Your baby is now 1.3cm long. They still look a bit like a tadpole, but the tail is getting shorter and will eventually disappear. The eyes and nose are visible, the inner ear and the tongue are developing, and the roof of the mouth is coming together with the upper jaw.
There are hands at the end of the arm buds, and webbed fingers are starting to grow. The arms and legs are made of cartilage at this stage. The reproductive organs are also developing now, but it’s too early to tell whether the baby is a boy or a girl.
The fetus is still inside the amniotic sac and getting its nutrients from a yolk sac. The placenta is developing and will attach to the wall of the womb with structures called chorionic villi.
Even though your baby is tiny, by week 8 your womb (uterus) has grown to the size of a tennis ball. It’s putting more pressure on your bladder, so you might need to go to the toilet more often than normal.
This is the week when morning sickness is often at its worst. Some women are glowing and have a lot of energy, but others are feeling tired, emotional and moody. It’s normal to have mood swings when you’re pregnant, but chat to your doctor if you’re feeling very anxious or down.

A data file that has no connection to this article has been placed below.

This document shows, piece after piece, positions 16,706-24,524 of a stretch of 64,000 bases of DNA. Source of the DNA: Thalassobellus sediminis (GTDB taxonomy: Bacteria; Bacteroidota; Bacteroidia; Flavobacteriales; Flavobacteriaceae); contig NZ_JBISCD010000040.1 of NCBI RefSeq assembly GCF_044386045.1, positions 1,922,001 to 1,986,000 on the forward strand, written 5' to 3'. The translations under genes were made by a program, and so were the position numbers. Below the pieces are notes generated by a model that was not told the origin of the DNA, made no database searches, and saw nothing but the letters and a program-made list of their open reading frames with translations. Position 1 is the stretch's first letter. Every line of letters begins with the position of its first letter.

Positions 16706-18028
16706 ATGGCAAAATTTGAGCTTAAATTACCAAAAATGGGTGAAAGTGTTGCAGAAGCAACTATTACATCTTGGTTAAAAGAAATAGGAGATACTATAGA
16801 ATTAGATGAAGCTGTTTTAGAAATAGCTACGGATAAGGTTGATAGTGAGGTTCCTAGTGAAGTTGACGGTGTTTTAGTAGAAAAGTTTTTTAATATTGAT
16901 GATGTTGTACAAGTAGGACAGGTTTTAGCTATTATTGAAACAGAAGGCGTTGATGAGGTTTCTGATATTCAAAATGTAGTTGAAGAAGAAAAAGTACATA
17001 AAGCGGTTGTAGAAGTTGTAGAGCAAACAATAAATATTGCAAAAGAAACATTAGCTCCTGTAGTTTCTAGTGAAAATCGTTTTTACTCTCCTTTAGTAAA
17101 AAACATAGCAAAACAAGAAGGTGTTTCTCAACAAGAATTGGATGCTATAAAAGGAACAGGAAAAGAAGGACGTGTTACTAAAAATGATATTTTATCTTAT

At this time, you may start to notice problems with your teeth. Hormones can make your gums bleed more easily and you may also develop lumps on the gums. Vomiting a lot or eating sweet foods can also affect your teeth. Make sure you floss and use a soft toothbrush. It’s a good idea to see a dentist regularly throughout your pregnancy.
Things to remember
It’s important to look after your own health when you’re pregnant. For example, if you catch the flu when you’re pregnant it can be much more serious and result in you going to hospital. It’s a good idea to consider a flu shot - it’s free for pregnant women in Australia at any stage of their pregnancy, under the National Immunisation Program. You can read more about influenza vaccination in pregnancy on the Department of Health website.
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Last reviewed: August 2019